Bulletins

House Democrats' Sec. 230 bill takes aim at algorithms

Leaders of the committee that oversees tech policy don't want the controversial liability shield to protect Big Tech when companies knowingly push content that causes real-world harm.

The U.S. Capitol dome lit up at night.

Democratic lawmakers want big social media companies to take more responsibility for the content their algorithms recommend.

Photo: Darren Halstead/Unsplash

Top House Democrats unveiled a bill Thursday that would force big online companies like Facebook and Twitter to face liability if the algorithms that shape their sites push content that drives harm in the real world.


Rep. Frank Pallone, who chairs the House Energy & Commerce Committee, is spearheading this proposal to change Sec. 230. Online services value the legal provision, which protects them from facing legal liability over the content of user posts, and say it protects free speech while allowing them to clean up the worst content. Yet Democratic lawmakers increasingly say the law gives social media companies and other websites too little incentive to police harmful posts.

The bill from Pallone and the chairs of three of his panel's subcommittees would allow services to face liability "when an online platform knowingly or recklessly uses an algorithm or other technology to recommend content that materially contributes to physical or severe emotional injury," according to a news release accompanying the bill.

The proposal follows Senate testimony by Facebook whistleblower Frances Haugen, who alleged the site's algorithms focused on presenting the most engaging content, but in the process resulted in harms ranging from fostering political extremism to worsening the mental health of some at-risk young users. Haugen recommended making companies face more legal responsibility for their algorithms, which are at the core of their business, as one solution.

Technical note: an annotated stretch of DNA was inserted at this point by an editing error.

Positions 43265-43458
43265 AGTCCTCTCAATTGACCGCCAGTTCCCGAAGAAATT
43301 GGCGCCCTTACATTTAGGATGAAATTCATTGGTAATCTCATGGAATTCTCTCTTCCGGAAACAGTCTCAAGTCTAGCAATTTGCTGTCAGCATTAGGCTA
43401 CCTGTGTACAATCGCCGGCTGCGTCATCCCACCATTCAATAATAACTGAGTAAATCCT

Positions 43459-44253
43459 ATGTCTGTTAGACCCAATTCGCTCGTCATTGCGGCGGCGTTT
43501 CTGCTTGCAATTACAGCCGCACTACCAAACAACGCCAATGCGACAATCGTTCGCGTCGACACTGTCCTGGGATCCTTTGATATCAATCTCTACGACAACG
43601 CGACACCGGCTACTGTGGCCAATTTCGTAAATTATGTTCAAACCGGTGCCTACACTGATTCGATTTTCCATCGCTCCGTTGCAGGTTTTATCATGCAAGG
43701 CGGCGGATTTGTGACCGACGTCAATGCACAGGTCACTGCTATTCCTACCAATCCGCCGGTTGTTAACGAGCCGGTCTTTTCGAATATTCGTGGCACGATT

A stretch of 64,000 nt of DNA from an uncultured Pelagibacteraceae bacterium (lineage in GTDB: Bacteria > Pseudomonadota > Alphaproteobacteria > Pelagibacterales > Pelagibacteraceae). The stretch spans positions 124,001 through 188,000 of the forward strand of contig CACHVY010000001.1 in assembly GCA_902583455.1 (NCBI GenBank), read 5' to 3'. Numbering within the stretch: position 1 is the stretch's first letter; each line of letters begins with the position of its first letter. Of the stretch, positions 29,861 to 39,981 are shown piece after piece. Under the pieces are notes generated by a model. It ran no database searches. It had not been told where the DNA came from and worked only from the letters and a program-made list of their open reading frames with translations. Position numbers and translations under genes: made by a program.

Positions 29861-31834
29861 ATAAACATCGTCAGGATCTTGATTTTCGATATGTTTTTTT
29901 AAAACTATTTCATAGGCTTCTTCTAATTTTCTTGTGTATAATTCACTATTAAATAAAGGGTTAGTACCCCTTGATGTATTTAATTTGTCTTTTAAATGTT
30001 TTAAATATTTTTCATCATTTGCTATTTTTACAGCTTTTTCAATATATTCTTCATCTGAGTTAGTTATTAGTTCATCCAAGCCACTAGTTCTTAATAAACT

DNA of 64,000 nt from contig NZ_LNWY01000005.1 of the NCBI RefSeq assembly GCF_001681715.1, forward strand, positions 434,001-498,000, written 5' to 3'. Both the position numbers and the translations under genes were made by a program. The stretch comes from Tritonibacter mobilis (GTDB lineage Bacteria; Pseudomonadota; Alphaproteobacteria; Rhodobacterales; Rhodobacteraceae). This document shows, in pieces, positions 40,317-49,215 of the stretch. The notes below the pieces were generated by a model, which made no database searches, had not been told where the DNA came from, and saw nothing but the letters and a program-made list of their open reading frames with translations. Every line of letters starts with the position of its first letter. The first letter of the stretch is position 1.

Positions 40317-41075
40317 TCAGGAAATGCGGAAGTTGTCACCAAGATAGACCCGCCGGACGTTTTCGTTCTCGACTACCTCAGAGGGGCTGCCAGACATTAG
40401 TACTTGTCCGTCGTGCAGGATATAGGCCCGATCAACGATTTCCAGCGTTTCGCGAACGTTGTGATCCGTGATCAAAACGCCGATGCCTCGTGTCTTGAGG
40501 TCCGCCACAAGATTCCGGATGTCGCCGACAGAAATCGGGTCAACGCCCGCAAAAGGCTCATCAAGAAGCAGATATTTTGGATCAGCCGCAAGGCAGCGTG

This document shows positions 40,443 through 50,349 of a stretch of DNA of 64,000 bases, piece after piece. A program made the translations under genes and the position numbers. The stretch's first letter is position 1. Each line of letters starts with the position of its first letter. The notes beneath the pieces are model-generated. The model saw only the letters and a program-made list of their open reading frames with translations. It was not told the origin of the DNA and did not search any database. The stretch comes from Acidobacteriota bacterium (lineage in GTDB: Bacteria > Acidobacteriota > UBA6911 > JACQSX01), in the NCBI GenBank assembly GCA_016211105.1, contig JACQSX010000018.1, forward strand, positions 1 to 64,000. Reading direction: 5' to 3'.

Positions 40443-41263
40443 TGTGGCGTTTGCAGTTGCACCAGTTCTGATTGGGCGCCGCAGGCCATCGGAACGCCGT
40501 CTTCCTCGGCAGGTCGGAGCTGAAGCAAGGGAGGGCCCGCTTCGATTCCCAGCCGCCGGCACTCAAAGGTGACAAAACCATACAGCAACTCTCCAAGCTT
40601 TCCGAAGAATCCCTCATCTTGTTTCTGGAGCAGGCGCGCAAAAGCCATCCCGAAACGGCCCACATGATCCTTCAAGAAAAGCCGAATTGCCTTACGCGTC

Bills to amend Sec. 230 have become a common way for lawmakers who are fed up with Big Tech to propose changes to the industry, and tech's lobbying operations in Washington are increasingly focused on defending the provision. The companies argue that any change that zeroes in on their knowledge would simply force them to look away from the most violent and abusive content, making the online environment worse rather than better.

Lawmakers have previously passed one change to Sec. 230 into law, which was designed to curb online sex trafficking, but more recent efforts have often split along partisan lines, with Republicans hoping to use changes to force social media companies to keep up more conservative content and Democrats hoping to tackle issues such as health misinformation.

Many proposals for addressing the challenges of social media are politically driven. Bills like Pallone's, which comes from those with subject matter expertise and authority over tech policy, represent a more rare and more potent threat to the companies.

Pallone's office said the bill would "not apply to search features or algorithms that do not rely on personalization," wouldn't touch on web hosting or data storage and would only affect larger companies with five million or more unique monthly visitors.

The introduction came on the same day that a bipartisan group of senators said they would put forward a proposed change to antitrust law for Big Tech, which also signaled high-level determination to curb the platforms.

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